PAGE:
3 Reasons Eye Contact is So Important

Eye contact is one of the most powerful forms of communication. But we spend a lot of time looking down at our phones these days. Does that mean that eye contact is becoming a bit of a lost art? I sure hope not. But perhaps we could use some reminders of why it’s so important to look up from our phones and into the eyes of those around us.

Whether we are sitting in across the table from a friend engaged in conversation or we are speaking in front of an audience of hundreds, it boils down to this. Eye contact matters. Here are 3 reasons we need to remember to engage in this important form of communication.

1. It Communicates Confidence.

Eye contact can provide us with important clues about the nature of relationships. Researchers John F. Dovidio and Steve L. Ellyson discovered that eye contact is tied to social hierarchy and dominance, and here’s how it works. First, researchers would measure the amount of time you look at someone while speaking to them. Then, they would divide that number by the amount of time you look at them while you are listening to them. This is called your visual dominance ratio. If your “look time” is about even, you have a ratio of 1. But if you look at them more when you are speaking rather than when you are listening, you’ll have a ratio higher than 1. This means you see yourself as socially dominant. However, if you look away more when speaking and less when listening, your ratio will be less than 1, meaning you see yourself lower on the social hierarchy.

This reminds us that eye contact can be used to signal power and confidence. A balanced visual dominance ratio is ideal, but we rarely have a ratio of 1. So in situations in which you want to assert yourself and display confidence (like in public speaking), it’s important to make sure to make good eye contact while you are speaking.

2. It Increases Focus.

When you are delivering a presentation, there is a lot going on. First, you are probably trying to remember what you want to say. But beyond that, you are picking up on the sounds in the room. You are taking in visual feedback like audience facial expressions. And your eyes are naturally drawn to any movement, like the person shifting in his seat or the woman leaning over to whisper to the person sitting next to her. It’s a lot to take in. But eye contact can help to quiet your busy brain and give you better focus.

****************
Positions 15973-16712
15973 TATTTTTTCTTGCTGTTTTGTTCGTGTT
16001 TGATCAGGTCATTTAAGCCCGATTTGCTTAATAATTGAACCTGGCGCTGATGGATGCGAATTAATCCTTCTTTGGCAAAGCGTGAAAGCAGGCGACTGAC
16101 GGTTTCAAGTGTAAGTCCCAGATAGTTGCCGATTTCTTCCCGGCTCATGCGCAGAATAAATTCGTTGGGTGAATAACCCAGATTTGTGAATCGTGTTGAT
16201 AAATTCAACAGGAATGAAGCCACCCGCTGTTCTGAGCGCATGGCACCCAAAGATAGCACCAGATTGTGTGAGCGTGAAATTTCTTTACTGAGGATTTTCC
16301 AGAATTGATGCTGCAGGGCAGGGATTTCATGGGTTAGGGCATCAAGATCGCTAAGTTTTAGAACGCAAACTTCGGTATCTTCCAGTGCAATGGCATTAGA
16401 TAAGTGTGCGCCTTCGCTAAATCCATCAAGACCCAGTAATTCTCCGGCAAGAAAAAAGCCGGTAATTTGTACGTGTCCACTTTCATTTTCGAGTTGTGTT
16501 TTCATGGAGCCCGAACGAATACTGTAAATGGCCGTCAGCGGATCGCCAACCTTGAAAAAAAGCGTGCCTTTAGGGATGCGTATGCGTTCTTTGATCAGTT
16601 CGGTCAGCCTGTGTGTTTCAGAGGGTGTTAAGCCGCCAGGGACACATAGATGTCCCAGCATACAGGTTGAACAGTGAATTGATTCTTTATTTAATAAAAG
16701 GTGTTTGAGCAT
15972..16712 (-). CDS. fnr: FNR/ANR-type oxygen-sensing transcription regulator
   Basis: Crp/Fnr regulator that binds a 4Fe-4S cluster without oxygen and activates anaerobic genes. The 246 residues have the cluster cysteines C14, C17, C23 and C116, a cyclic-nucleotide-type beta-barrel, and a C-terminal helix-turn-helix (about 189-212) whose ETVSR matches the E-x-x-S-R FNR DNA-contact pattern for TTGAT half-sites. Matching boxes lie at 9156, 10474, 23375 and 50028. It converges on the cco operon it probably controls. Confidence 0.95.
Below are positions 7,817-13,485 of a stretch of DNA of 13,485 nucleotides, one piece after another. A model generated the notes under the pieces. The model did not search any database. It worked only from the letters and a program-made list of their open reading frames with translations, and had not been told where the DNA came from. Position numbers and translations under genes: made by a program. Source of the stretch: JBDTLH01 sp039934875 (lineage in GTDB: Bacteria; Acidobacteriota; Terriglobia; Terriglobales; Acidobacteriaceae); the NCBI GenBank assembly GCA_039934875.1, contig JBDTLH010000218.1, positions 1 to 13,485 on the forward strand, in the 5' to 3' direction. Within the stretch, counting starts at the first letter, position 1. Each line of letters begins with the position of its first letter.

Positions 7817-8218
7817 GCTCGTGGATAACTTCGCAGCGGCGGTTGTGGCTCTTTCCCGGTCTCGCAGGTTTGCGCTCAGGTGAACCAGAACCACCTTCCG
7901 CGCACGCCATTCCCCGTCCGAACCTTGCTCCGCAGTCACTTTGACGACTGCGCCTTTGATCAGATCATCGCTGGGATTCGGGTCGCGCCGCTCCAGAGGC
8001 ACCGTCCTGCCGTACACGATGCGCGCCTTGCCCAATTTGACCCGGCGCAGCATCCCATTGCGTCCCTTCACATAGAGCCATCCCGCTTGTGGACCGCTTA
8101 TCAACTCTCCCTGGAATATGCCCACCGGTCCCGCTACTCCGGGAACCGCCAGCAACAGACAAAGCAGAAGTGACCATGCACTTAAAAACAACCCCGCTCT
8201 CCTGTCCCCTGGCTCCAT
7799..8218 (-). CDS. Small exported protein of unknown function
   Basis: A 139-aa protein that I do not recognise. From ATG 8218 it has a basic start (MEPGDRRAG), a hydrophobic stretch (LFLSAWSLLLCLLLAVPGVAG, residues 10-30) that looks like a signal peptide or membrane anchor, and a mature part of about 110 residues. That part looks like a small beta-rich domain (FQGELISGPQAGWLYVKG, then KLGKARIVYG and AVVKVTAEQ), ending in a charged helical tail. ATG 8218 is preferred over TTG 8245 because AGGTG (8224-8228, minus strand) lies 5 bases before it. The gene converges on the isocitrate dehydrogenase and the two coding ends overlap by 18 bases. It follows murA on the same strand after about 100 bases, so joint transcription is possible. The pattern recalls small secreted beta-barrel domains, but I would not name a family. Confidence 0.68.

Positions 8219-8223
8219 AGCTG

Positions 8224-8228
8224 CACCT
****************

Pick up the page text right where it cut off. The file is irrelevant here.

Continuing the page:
According to Sims Wyeth, President of Sims Wyeth & Co., when you make eye contact with someone for 3-5 seconds, it helps you focus and can even slow down your rate of speech. A slower rate of speech can help you to appear more calm and confident. So if you are having trouble focusing during a presentation, it might help to make eye contact with someone in the audience. That will quiet your brain and increase your focus on what you are trying to communicate.

3. It Fosters Connection.

Perhaps the most important reason to look up and make eye contact, though, is this one. It connects us. Think of how a baby uses eye contact. From the time we are born, we are on the search to lock eyes with someone else. In fact, Dr. John Amodeo says that we need eye contact to grow and develop. It’s essential to emotional health and attachment. That innate need to connect with other humans through eye contact doesn’t just disappear as we grow older. We still need eye contact as much at age 18, or 37, or 56 as we did at age 1.

So when you work to make eye contact a priority, you are meeting a deep need for your listeners. Just by making eye contact, you are communicating respect and attention. And that leads to connection.

We all need repeated reminders to look up and to engage with those around us by looking into their eyes. This is even more important for presenters who are eager to communicate confidence, increase focus, and foster connection with their audience members.

At Ethos3, we love helping people just like you develop, design, and deliver great presentations. How can we help you get started on your next big presentation?

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